The relationship between the CEO and the Board of Directors

by Jamie Flinchbaugh on September 15, 2010 · 0 comments

mark-hurd-hp.jpg

Recently a lot has been made of the relationship between a CEO and their board of directors. Mark Hurd recently ousted by the HP board is a case in point. This had nothing to do with performance, and everything to do with the relationship, communication, and trust.

Last week I attended a discussion hosted by NACD which included Lynn Elsenhams, CEO of Sunoco, and Walter D’Alessio, lead director for Exelon among many other accomplishments. Here were a couple of nuggets from that discussion that I thought I would share.

  • It is important to differentiate between the board as a collective and the board as individuals. I see often that people talk about “the board” as it if were of one mind and body. A board, if done right, has many minds and many opinions. Yes, some votes are unanimous, but most of the important discussions involve conflict and different thinking. That is the value of the board.
  • Boards should always be evaluating themselves. Boards are certainly not infallible, and certainly need to be improved and modified over time. I’ve talked about teams of all kinds having a skills or experience matrix. Boards should be working to the same process.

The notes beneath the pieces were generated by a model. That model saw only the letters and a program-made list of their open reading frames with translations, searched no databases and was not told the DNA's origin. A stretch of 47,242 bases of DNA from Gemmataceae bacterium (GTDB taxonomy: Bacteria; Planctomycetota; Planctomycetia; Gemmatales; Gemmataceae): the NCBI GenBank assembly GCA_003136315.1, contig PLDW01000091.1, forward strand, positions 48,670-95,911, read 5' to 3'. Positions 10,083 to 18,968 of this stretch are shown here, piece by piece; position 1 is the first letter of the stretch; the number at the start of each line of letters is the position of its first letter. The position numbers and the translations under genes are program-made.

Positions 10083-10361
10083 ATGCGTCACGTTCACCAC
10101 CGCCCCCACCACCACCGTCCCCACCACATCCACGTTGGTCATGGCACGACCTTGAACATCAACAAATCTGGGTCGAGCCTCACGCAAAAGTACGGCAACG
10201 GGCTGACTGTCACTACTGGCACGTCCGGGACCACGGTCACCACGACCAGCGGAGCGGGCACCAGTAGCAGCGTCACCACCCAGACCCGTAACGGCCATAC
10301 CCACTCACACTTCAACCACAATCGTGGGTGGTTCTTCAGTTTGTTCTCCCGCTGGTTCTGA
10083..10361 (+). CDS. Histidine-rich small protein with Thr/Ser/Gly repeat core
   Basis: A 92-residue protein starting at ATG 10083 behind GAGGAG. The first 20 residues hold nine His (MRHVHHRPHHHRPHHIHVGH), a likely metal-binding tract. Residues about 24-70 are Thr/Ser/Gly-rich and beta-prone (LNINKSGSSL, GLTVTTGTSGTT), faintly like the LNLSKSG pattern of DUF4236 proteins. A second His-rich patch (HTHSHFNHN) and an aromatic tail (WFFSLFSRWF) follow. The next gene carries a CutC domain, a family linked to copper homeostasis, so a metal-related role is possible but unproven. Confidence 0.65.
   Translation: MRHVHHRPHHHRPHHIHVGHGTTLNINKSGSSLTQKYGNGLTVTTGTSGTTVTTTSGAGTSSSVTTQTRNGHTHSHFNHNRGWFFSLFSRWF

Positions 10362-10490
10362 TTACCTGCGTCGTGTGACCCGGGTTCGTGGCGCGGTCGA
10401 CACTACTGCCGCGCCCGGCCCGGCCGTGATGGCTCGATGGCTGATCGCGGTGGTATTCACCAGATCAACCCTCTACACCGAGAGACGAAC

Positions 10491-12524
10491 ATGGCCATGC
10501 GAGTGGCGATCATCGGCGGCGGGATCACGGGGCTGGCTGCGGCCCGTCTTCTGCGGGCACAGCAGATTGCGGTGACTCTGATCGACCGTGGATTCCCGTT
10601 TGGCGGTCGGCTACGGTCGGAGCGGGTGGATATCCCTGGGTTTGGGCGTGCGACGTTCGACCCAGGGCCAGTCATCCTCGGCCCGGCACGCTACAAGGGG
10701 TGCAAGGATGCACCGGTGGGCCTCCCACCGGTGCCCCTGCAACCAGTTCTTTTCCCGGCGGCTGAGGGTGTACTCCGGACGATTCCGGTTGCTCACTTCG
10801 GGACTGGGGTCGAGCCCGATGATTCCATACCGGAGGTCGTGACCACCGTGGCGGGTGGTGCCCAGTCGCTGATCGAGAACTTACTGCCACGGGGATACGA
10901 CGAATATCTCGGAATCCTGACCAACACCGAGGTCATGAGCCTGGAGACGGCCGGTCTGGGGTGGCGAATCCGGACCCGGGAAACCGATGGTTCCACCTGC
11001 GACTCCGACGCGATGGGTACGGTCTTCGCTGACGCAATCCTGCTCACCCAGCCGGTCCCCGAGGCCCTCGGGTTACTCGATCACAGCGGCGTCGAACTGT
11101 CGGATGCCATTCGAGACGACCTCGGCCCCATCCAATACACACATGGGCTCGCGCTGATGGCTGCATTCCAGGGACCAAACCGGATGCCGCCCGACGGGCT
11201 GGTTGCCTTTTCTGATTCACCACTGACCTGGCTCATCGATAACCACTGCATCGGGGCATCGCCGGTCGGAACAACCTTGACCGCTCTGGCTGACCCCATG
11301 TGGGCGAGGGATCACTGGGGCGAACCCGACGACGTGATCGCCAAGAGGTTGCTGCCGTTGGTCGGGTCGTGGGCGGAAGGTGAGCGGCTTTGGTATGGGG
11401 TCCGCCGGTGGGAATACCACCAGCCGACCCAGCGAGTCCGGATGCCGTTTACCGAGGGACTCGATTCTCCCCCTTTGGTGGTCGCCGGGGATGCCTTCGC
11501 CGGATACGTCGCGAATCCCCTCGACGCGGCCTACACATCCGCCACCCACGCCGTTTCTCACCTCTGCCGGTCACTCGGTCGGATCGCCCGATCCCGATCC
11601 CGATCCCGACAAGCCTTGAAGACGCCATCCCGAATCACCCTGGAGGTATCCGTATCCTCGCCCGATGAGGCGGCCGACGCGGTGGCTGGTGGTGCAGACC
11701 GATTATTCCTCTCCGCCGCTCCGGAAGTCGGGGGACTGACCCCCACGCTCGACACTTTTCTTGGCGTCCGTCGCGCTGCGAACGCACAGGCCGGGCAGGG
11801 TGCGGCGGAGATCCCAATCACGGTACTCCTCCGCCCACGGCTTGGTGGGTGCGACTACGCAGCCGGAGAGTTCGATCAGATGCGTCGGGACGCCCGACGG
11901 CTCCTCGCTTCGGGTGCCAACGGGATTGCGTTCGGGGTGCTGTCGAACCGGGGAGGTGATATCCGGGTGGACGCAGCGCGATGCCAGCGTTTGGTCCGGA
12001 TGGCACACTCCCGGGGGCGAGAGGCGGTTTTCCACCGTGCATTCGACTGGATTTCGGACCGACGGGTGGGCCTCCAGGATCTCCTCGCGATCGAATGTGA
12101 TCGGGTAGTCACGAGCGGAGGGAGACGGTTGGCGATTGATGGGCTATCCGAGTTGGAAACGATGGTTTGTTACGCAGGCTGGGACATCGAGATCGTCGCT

• The board is meant to be skeptical and provide tough feedback. Just because some tough questions are asked, doesn’t mean the board thinks the management team is doing a bad job. They might be doing a great job, but they should still get tough questions. The CEO sometimes needs to be the buffer of the natural skepticism and negativity to the management to ensure the right message is being taken away.
  • It is important for the board to understand the hand that management has been dealt – this means everything from the economy to regulatory changes to previous management decisions. What matters is what the management team does with the hand that it’s been dealt.
  • The board is as much about being a business partner to management as it is about governance. If it’s seen only as governance, second-guessing, and control, then the value of the relationship will not be fully realized.

These were a few of the take-away lessons. How other advice would you provide boards, CEOs, and their management teams on managing this important relationship?

 
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